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    Fuel cell application for mobile electronic devices such as portable computer and cellular phone requires miniaturization of the cell system, not to mention the price reduction. While electronic devices in general are driven by a small electric current, a single fuel cell generates electric power of comparatively high electric current density at the voltage lower than 1 V. Boosting its output voltage with a dc/dc converter can therefore reduce the size of fuel cell power supply system. We have conducted a design study to assess the effectiveness of this scheme in reducing the size and cost of the fuel cell power source for a cellular phone. It was shown that 5 cells were required for the fuel cell to provide duty power of a cellular phone, and that an equivalent power was available with the fuel cell consisted of 2 cells and dc/dc voltage booster reducing the size by 36%, the cost by 35%, and increasing the energy efficiency by 20%.

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  • Saburo Shimizu, Makoto Sakurai, Shuichi Ueno, Yasuhito Ishida
    2004 Volume 29 Issue 1 Pages 46-50
    Published: 2004
    Released on J-STAGE: July 21, 2022
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    The paper describes transmission cost of nuclear off-peak power for water electrolysis. The cost of transmission could be evaluated ca. 1.5¥/kWh when the electrolyser receives the power from a 6kV wire and ca. 0.7¥/kWh from a several ten kV wire. Marked reduction of the transmission cost of the off-peak power arose from enlarged capacity factor of the power transmission system.

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  • Masashi Muraoka, Yan Liu, Itsuko Mizutani, Akimitsu Ishihara, Shigenor ...
    2004 Volume 29 Issue 1 Pages 51-56
    Published: 2004
    Released on J-STAGE: July 21, 2022
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    Dimethyl ether (DME) has been considered as a promising fuel because theoretical electromotive force and theoretical efficiency of direct DME fuel cell (DDFCs) are almost equal to those of direct methanol fuel cell (DMFC), and it can be stored in high-density liquid phase at modest pressures of around 0.6MPa (25ºC). In addition, DME is less toxic than methanol.

    In this paper, the electro-oxidation of DME was carried out using stripping voltammetry (SV) and cyclic voltammetry (CV) on Pt electrode in aqueous H2SO4. The results of SVs indicated e.p.s. (electron per site) of DME oxidation reactions (DOR) was 1.5~2 at adsorption potentials (0.05~0.5V vs. RHE). CVs showed that adsorbates of DOR were similar to those of formic acid, the predominant species are suggested to be *CO (linear), **CO (bridge) and ***COH. However, it was found that the product potential of the strong adsorbates was different by the varying the potential range.

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  • [in Japanese]
    2004 Volume 29 Issue 1 Pages 57-64
    Published: 2004
    Released on J-STAGE: July 21, 2022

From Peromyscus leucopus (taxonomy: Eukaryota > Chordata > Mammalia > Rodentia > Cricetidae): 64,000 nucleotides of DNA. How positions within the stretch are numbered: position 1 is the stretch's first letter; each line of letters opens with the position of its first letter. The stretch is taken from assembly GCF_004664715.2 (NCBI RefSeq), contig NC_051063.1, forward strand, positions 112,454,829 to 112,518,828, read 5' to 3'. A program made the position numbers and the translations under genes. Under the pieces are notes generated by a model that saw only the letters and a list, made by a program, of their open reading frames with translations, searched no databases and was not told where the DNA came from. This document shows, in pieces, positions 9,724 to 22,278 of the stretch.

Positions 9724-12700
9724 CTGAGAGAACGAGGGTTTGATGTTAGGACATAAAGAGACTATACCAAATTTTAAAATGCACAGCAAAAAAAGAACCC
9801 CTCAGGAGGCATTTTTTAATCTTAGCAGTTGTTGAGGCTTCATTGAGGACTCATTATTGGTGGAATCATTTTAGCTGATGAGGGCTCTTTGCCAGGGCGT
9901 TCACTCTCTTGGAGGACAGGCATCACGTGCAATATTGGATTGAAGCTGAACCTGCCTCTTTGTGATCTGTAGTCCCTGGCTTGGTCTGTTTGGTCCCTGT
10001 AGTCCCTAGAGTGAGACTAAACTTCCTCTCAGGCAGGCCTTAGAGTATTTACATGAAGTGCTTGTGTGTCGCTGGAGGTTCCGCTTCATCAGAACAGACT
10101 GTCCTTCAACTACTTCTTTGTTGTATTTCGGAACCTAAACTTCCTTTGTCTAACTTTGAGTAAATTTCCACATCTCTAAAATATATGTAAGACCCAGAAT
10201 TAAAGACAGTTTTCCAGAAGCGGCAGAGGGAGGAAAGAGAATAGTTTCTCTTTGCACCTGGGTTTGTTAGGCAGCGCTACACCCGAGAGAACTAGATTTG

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  • Yuji IEIRI
    2004 Volume 29 Issue 1 Pages 65-69
    Published: 2004
    Released on J-STAGE: July 21, 2022
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    It is very important to develop the international standard for hydrogen technologies in view of the fact that hydrogen technologies are being utilized internationally and have a wide spread impact on top of the consideration for world common safety and environmental standard. Engineering Advancement Association of Japan undertook the development of international standardization activities for hydrogen technologies - ISO/TC197- under the National Hydrogen Development project;WE-NET

    project dedicated by NEDO from 1994 through 2002 and has continued to work under the new National project; ‘Development of Basic Technologies for the Safe Use of Hydrogen’ from 2003.

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  • [in Japanese]
    2004 Volume 29 Issue 1 Pages 70-78
    Published: 2004
    Released on J-STAGE: July 21, 2022
    DOI
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  • [in Japanese], [in Japanese]
    2004 Volume 29 Issue 1 Pages 79-86
    Published: 2004
    Released on J-STAGE: July 21, 2022
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  • Shogo Watanabe
    2004 Volume 29 Issue 1 Pages 87-93
    Published: 2004
    Released on J-STAGE: July 21, 2022
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    To establish codes and standards for fuel cell vehicle safety Japan Automobile Research Institute (JARI) has been evaluating safety issue about hydrogen fuel cell vehicles such as hydrogen diffusion property in the air, ignition, flame propagation released from high pressure cylinders and so on. Although hydrogen is thought to be very dangerous gas, these results shows that, in some cases, hydrogen is rather safe compare with exisiting energy sources such as gasoline and compressed natural gas.

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  • Yoshihiro Oka
    2004 Volume 29 Issue 1 Pages 94-98
    Published: 2004
    Released on J-STAGE: July 21, 2022
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    For spread and promotion of a fuel cell power generation system, it is important to further technical development, such as high reliability, miniaturization and cost reduction.Simultaneously deregulation and standardization such as performance test and safety are required as technical conditions for successful and safe market introduction. The Japan Electrical Manufactures’ Association (JEMA) is advancing them. This paper introduces the activity of deregulation and standardization for stationary Fuel Cells, moreover for micro Fuel Cell.

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  • [in Japanese]
    2004 Volume 29 Issue 1 Pages 99-102
    Published: 2004
    Released on J-STAGE: July 21, 2022
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  • Masao Hori
    2004 Volume 29 Issue 1 Pages 103-106
    Published: 2004
    Released on J-STAGE: July 21, 2022
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    Features and technologies to produce hydrogen using nuclear energy are reviewed. For the world under constraint of environment and resource, the sustainable bulk supply capability is one of the important features of producing hydrogen as well as generating electricity from nuclear energy. Production technologies, such as the electrolysis of water by nuclear electricity, thermochemical decomposition of water by nuclear heat, and nuclear-heated steam reforming of natural gas, are under development in Japan and other countries. These hydrogen production technologies and also the nuclear reactors to supply energy to them are in differing stages of development. It is technologically possible to produce hydrogen at present using the nuclear electricity from Light-Water Reactors and the conventional electrolysis. Hydrogen production through nuclear-heated steam reforming of natural gas is viewed as an intermediate step to the ultimate target of clean and efficient hydrogen production by the water splitting using nuclear heat and/or electricity.